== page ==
Always Italicise: How to write while colonised
Alice Te Punga Somerville
Winner — Ockham New Zealand Book Awards 2023
A first book of poetry from acclaimed Māori writer and scholar Alice Te Punga Somerville.
Shrink-wrapped, vacuum-packed, disassembled, sold for parts,
butt of jokes, scapegoats, too this for that, too that for this,
gravy trains, too angry, special treatment, let it go . . .
‘Always italicise foreign words’, a friend of the author was advised. In her first book of poetry, Māori scholar and poet Alice Te Punga Somerville does just that. In wit and anger, sadness and aroha, she reflects on ‘how to write while colonised’ – how to write in English as a Māori writer; how to trace links between Aotearoa and wider Pacific, Indigenous and colonial worlds; how to be the only Māori person in a workplace; and how – and why – to do the mahi anyway.
I wanted to pick up baby, and I wanted to pick a fight:
The eternal Waitangi Day dilemma.
Alice Te Punga Somerville (Te Āti Awa, Taranaki) is a scholar, poet and irredentist. She researches and teaches Māori, Pacific and Indigenous texts in order to centre Indigenous expansiveness and de-centre colonialism. Alice is a professor in the Department of English Language and Literatures and the Institute for Critical Indigenous Studies at the University of British Columbia. She studied at the University of Auckland, earned a PhD at Cornell University, is a Fulbright scholar and Marsden recipient and has held academic appointments in New Zealand, Canada, Hawai‘i and Australia. Her first book Once Were Pacific: Māori Connections to Oceania (University of Minnesota Press, 2012) won Best First Book from the Native American & Indigenous Studies Association. Her most recent book is Two Hundred and Fifty Ways to Start an Essay about Captain Cook (BWB, 2020).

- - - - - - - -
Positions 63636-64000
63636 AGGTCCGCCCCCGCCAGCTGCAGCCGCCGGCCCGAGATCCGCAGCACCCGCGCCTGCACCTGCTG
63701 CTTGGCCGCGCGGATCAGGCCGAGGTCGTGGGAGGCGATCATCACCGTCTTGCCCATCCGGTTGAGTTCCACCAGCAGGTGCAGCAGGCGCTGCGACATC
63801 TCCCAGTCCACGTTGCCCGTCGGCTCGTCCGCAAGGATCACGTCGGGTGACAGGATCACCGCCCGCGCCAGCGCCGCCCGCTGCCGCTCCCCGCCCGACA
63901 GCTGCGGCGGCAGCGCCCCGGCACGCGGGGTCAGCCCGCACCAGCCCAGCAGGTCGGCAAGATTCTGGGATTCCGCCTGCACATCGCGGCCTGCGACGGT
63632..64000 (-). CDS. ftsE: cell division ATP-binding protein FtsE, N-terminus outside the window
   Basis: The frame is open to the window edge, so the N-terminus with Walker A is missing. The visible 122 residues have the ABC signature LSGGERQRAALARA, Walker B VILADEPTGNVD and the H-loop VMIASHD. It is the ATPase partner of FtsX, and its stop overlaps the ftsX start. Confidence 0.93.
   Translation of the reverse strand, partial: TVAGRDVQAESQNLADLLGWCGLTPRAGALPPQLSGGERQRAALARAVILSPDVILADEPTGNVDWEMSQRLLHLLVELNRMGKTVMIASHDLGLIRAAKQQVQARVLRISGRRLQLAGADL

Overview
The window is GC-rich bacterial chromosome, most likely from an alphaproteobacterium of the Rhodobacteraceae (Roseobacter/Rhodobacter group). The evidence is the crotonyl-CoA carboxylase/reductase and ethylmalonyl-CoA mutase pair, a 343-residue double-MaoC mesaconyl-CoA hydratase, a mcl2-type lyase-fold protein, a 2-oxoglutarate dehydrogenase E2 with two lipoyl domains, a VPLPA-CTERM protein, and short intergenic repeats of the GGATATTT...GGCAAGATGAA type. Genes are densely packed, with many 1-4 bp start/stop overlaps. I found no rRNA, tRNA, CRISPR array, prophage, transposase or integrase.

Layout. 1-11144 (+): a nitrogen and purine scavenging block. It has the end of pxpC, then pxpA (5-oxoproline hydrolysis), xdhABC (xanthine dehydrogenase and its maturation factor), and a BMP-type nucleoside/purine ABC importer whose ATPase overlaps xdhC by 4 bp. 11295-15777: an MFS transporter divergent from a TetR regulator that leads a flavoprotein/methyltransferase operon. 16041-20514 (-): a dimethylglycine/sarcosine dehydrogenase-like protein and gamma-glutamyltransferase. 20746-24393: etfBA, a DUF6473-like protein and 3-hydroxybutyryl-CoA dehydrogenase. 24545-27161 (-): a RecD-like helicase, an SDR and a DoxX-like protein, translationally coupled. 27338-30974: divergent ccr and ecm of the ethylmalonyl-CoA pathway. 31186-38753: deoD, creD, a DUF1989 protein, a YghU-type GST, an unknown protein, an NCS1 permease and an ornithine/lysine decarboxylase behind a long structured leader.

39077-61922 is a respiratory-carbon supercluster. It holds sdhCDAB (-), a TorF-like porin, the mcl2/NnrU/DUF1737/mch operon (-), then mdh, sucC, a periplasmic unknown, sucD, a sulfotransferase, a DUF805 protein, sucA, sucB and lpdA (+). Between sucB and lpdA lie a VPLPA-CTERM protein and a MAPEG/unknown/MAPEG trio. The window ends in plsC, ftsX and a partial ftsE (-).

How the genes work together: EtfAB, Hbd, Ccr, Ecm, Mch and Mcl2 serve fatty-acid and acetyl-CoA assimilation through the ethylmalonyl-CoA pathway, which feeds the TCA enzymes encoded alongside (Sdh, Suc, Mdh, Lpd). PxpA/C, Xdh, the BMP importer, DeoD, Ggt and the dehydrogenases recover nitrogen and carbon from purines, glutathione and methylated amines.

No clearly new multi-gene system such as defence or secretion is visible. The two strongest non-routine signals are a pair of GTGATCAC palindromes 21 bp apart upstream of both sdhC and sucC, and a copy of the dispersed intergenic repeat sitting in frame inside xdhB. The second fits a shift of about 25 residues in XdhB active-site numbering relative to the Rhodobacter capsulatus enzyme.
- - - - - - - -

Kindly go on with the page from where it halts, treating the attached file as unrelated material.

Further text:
Winner — Ockham New Zealand Book Awards 2023 — Mary and Peter Biggs Award for Poetry
‘Biting, cheeky, defiant, sage – Alice’s words speak out against injustice, speak up for the overlooked and sidelined, and speak softly for the tamariki. Always Italicise is a collection to carry closely.’ — Aroha Harris
‘This is a vital semantic offering from the centre to the outer reaches, through oceans and archives and tender hearts. This is a lesson on the power of language, institutions and love, written with astute wit and bite to swill, pulse and survive, and ultimately choke in the disciplinary mouths of empire.’ — Natalie Harkin